The invention comprises completely separating the two punches (donor and recipient), giving each their own stylet (unlike Kononen et al) and using a single z-drive (unlike the double z drive disclosed in the Leighton patent application) but not resorting to a cumbersome turret or slider means (as disclosed e.g. in Leighton U.S. Pat. No. 6,103,518 “Instrument for constructing tissue arrays”).
The improvements over the prior art include using changeable punches that can automatically and alternately be held by a moving gripper and actuator.
The x, y and z drives that are present for general positioning in most laboratory robots can be simply programmed not only to bring the active punch to the appropriate position with respect to a donor or recipient block and to do the punching, but also to bring the punch holder to a magazine or storage area, to release one punch, and to acquire another.
The positions of the tips of the two punches can be periodically measured automatically by sensors mounted on the same pallet as the donor and recipient blocks. Whenever their positions may have moved (perhaps due to encountering a more dense block or irregularity, or perhaps by being disturbed by an operator or foreign object, or simply being altered by virtue of a new punch being installed) then the new positions can be measured and the measurement automatically used to update the offset value. Sensing the tip positions with a sensor mounted on the block holding pallet allows a system to be constructed with standard components and to be robust in the face of environmental challenges and mechanical drift. The position sensing may be used to overcome any variation in tip position caused by alternately replacing the punches automatically.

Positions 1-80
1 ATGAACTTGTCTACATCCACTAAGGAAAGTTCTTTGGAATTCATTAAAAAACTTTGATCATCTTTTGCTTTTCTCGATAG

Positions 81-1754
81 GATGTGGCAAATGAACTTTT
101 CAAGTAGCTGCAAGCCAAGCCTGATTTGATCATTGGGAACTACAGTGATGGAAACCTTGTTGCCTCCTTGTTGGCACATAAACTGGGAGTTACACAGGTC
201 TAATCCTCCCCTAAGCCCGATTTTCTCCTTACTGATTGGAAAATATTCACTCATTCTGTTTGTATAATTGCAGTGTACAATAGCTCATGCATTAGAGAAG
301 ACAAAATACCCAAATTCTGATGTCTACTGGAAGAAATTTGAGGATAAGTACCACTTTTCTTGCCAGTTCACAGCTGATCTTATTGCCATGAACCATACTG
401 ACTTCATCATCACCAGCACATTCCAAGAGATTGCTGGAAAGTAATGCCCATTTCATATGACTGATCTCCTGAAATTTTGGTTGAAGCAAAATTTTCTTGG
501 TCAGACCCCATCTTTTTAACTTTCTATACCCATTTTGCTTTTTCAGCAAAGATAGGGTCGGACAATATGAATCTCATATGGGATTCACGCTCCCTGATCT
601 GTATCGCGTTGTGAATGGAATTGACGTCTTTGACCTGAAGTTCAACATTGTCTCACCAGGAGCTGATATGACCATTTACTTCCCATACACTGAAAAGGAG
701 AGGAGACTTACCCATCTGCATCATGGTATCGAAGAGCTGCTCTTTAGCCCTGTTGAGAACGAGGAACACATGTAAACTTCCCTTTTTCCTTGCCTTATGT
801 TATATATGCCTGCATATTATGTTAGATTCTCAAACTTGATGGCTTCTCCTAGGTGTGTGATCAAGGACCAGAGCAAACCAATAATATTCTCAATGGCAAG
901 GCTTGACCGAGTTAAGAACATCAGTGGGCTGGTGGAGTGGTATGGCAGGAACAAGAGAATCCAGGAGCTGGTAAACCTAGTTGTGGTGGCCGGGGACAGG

Typically, the punches are stored in simple holders attached to the same substrate that holds the donor and recipient blocks and a complementary holder or gripping means is attached to a member or arm that can move in x, y and z with respect to said substrate. (Of course, there are various combinations of motion that are obvious to one skilled in the art, such as having the substrate fixed with respect to the laboratory frame of reference and the arm moving in x, y and z or the substrate moving in x an y and the arm moving only in z or the substrate moving in x and the arm moving in y and z etc. The reference to movement in the z axis should be understood as relative movement between punch and donor or recipient block.) The holder or gripping means can be switched between a gripping and releasing mode by the same computer or controller that is controlling the rest of the operations of the instrument, or the gripping and releasing may be entirely mechanical, activated by the approach and withdrawal motions of the gripper with respect to the holding location.